Art

Art History

Theft of the Mona Lisa

The famous Mona Lisa painted by Leonardo da Vinci, is one of the most recognized and highly valuable paintings in history. It was last insured for eight hundred million dollars in 2017. It is owned by the French Republic and hangs in the Louvre Museum in Paris.  It has inspired poetry, music, literature and movies over the centuries since it was painted.

The painting was stolen from the Louvre in 1911 and was lost for two years. It was recovered in 1913, but by then it had become famous for its part in one of the most daring art heists ever. The piece was stolen by an Italian handyman, but from one of the most prestigious art museums in the world, creating an international scandal. The man, Vincenzo Peruggia,  had been hired to build a glass box to protect the masterpiece, but instead snuck it out inside his coat. It was a full day before anyone realized it was missing, due to there being much less security in the museum back then.

The press at that time mocked the inept police and government for not being able to discover the thief and recover the painting quickly. It wasn’t long before the international papers picked up on the story and began running it all across the world. Visitors would come to the museum just to witness the now blank spot where it used to hang. During the two year search for it, there were many suspects in the art community including Pablo Picasso, but none of those leads turned up the painting. There were even rumors that six identical forgeries were being sold while the Mona Lisa was missing, as financial motivation for the heist.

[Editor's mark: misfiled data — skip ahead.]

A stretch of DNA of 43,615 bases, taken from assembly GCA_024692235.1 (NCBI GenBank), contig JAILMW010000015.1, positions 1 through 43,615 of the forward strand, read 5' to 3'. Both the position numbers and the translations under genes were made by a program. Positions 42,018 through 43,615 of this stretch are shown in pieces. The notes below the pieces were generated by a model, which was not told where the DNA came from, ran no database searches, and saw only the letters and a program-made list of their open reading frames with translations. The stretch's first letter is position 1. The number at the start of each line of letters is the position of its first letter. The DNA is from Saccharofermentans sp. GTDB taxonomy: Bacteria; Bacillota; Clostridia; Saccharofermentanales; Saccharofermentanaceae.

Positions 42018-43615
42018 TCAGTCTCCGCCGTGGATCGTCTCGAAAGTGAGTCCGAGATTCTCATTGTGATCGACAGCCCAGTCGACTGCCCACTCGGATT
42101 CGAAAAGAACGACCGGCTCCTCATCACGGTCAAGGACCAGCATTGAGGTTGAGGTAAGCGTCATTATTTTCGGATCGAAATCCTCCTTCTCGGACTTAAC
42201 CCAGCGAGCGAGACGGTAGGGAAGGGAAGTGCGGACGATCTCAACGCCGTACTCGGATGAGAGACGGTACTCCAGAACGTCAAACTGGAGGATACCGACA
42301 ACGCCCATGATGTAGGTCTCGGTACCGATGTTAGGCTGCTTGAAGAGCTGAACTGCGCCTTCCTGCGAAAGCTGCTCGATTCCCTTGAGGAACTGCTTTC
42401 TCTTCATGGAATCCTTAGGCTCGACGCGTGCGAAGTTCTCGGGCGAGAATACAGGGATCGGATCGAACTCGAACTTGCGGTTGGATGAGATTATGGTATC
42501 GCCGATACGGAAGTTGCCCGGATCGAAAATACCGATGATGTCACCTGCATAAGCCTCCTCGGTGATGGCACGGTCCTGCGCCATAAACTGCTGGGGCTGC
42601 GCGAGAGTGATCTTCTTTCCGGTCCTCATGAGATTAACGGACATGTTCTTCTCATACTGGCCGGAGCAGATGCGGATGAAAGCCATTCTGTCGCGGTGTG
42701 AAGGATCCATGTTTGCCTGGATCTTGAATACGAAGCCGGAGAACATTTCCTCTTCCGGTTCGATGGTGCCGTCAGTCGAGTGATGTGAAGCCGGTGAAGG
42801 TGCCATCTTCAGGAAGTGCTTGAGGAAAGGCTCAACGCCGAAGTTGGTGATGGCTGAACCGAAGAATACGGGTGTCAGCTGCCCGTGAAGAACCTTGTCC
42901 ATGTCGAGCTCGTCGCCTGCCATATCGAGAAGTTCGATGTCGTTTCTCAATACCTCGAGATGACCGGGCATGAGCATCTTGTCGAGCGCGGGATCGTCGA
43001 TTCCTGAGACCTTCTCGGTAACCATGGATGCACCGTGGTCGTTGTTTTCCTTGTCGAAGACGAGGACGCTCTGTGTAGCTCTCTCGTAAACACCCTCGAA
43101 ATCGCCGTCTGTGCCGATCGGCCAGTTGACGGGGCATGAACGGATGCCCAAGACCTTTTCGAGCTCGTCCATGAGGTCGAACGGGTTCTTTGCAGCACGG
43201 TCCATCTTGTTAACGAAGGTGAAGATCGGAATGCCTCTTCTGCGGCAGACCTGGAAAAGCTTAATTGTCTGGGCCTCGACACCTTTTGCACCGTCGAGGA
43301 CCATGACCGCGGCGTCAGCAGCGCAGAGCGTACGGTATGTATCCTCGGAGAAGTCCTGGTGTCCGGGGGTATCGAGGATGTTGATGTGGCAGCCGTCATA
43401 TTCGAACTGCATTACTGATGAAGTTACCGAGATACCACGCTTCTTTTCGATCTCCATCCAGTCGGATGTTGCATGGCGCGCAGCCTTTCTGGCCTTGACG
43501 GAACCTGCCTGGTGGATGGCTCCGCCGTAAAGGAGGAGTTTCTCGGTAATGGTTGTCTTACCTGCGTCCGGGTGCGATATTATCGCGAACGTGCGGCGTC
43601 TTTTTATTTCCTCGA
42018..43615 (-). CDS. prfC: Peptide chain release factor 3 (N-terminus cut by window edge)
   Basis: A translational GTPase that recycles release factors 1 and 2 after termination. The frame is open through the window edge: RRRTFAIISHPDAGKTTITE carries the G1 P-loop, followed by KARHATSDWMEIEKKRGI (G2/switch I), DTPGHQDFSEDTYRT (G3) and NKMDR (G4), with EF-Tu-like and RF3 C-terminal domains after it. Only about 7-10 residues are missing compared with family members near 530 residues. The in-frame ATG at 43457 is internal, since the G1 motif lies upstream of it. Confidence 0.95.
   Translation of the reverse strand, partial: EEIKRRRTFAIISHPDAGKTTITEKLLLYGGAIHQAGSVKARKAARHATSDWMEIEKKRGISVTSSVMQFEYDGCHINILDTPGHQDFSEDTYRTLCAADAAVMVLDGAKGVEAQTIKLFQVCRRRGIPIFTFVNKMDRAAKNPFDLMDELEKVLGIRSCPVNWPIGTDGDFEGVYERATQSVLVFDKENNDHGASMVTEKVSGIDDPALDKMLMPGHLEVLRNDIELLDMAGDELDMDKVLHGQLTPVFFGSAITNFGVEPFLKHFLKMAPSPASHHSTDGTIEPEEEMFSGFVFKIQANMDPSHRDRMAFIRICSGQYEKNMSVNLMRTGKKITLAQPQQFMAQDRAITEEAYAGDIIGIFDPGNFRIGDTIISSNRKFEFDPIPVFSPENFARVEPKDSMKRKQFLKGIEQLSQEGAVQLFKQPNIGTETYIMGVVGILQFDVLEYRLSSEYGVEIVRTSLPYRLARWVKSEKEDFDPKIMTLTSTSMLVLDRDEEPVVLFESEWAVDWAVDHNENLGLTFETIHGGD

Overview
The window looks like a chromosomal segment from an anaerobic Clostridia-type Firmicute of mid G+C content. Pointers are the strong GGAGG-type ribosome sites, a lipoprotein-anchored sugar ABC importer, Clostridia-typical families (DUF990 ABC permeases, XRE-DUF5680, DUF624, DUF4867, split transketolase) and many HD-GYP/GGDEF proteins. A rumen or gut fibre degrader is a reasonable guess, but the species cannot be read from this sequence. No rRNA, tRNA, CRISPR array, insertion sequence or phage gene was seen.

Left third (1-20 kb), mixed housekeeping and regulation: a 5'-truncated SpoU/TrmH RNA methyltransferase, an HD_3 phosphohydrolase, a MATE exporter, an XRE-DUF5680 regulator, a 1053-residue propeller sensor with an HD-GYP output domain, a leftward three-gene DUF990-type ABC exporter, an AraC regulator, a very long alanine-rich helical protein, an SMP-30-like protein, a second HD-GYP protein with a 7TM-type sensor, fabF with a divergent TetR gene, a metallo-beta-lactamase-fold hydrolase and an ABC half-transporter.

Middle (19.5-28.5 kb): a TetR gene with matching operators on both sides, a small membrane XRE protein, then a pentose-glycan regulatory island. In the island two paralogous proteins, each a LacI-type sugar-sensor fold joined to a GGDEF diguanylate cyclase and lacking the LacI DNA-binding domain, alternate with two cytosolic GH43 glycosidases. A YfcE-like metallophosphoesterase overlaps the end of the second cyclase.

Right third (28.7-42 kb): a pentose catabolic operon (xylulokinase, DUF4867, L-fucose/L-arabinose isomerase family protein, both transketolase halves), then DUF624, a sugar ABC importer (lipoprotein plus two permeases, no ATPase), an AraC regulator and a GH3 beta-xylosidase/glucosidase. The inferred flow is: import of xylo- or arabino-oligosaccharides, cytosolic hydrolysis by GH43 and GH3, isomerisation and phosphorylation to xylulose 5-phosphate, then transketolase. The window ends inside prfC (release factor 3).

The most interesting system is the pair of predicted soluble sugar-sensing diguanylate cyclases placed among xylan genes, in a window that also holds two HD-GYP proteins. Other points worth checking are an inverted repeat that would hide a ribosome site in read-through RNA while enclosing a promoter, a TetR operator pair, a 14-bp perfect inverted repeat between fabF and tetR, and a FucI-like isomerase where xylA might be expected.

The police never found the thief through their own efforts, but had some help from a French art dealer. The art dealer received a letter from someone claiming to have the Mona Lisa for sale. They used that to set up a meeting with Peruggia and when he showed up with the painting they arrested him. For one of the most publicized art thefts in history, the man did seven months in prison. He thought of himself as an Italian patriot and hero for stealing it from the French, though not many agreed with him.

Since then, the painting has survived numerous attacks, but no one else has been able to steal it. There was an incident of acid being thrown at it, as well as red paint, but each time the Mona Lisa was able to be rescued with conservation. Now, the Mona Lisa resides under bullet proof glass, protected by one of the most sophisticated security systems in the world.

Amanda Hadley

About the Author

Amanda graduated from the University of Kansas, where she studied English literature and got a masters degree in library sciences. She enjoys reading, cooking and playing with her nephews. Her best friend is her little dog Brady.